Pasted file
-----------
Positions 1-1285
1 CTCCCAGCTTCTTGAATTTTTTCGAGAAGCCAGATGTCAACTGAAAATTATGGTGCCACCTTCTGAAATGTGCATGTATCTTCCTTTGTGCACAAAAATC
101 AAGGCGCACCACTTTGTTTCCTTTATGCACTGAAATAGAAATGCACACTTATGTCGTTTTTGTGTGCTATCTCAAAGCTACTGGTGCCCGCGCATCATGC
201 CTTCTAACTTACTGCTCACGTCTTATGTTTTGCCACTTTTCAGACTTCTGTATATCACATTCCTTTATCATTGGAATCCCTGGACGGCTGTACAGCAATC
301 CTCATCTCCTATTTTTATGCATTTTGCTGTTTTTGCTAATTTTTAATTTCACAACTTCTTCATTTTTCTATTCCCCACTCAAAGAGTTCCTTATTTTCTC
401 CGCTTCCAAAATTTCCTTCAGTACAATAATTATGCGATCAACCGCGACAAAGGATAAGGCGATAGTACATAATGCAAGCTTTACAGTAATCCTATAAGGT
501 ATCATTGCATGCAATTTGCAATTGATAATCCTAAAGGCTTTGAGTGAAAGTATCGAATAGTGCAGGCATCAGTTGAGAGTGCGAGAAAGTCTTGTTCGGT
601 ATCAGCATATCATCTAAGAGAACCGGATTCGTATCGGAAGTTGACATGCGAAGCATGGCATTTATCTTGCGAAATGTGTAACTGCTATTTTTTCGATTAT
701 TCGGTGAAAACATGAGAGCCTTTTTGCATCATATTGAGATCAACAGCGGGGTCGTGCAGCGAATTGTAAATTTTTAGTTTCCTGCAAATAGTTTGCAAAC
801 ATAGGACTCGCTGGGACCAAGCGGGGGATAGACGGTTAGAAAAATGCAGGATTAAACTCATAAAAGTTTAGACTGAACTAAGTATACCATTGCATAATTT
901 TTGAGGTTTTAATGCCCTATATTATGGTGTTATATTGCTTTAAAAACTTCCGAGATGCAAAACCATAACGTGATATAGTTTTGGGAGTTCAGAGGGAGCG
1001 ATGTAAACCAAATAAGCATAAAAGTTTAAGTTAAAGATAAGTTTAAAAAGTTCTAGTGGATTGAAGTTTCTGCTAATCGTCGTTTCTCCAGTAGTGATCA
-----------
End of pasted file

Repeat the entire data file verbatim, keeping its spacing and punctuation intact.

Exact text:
Positions 1-1285
1 CTCCCAGCTTCTTGAATTTTTTCGAGAAGCCAGATGTCAACTGAAAATTATGGTGCCACCTTCTGAAATGTGCATGTATCTTCCTTTGTGCACAAAAATC
101 AAGGCGCACCACTTTGTTTCCTTTATGCACTGAAATAGAAATGCACACTTATGTCGTTTTTGTGTGCTATCTCAAAGCTACTGGTGCCCGCGCATCATGC
201 CTTCTAACTTACTGCTCACGTCTTATGTTTTGCCACTTTTCAGACTTCTGTATATCACATTCCTTTATCATTGGAATCCCTGGACGGCTGTACAGCAATC
301 CTCATCTCCTATTTTTATGCATTTTGCTGTTTTTGCTAATTTTTAATTTCACAACTTCTTCATTTTTCTATTCCCCACTCAAAGAGTTCCTTATTTTCTC
401 CGCTTCCAAAATTTCCTTCAGTACAATAATTATGCGATCAACCGCGACAAAGGATAAGGCGATAGTACATAATGCAAGCTTTACAGTAATCCTATAAGGT
501 ATCATTGCATGCAATTTGCAATTGATAATCCTAAAGGCTTTGAGTGAAAGTATCGAATAGTGCAGGCATCAGTTGAGAGTGCGAGAAAGTCTTGTTCGGT
601 ATCAGCATATCATCTAAGAGAACCGGATTCGTATCGGAAGTTGACATGCGAAGCATGGCATTTATCTTGCGAAATGTGTAACTGCTATTTTTTCGATTAT
701 TCGGTGAAAACATGAGAGCCTTTTTGCATCATATTGAGATCAACAGCGGGGTCGTGCAGCGAATTGTAAATTTTTAGTTTCCTGCAAATAGTTTGCAAAC
801 ATAGGACTCGCTGGGACCAAGCGGGGGATAGACGGTTAGAAAAATGCAGGATTAAACTCATAAAAGTTTAGACTGAACTAAGTATACCATTGCATAATTT
901 TTGAGGTTTTAATGCCCTATATTATGGTGTTATATTGCTTTAAAAACTTCCGAGATGCAAAACCATAACGTGATATAGTTTTGGGAGTTCAGAGGGAGCG
1001 ATGTAAACCAAATAAGCATAAAAGTTTAAGTTAAAGATAAGTTTAAAAAGTTCTAGTGGATTGAAGTTTCTGCTAATCGTCGTTTCTCCAGTAGTGATCA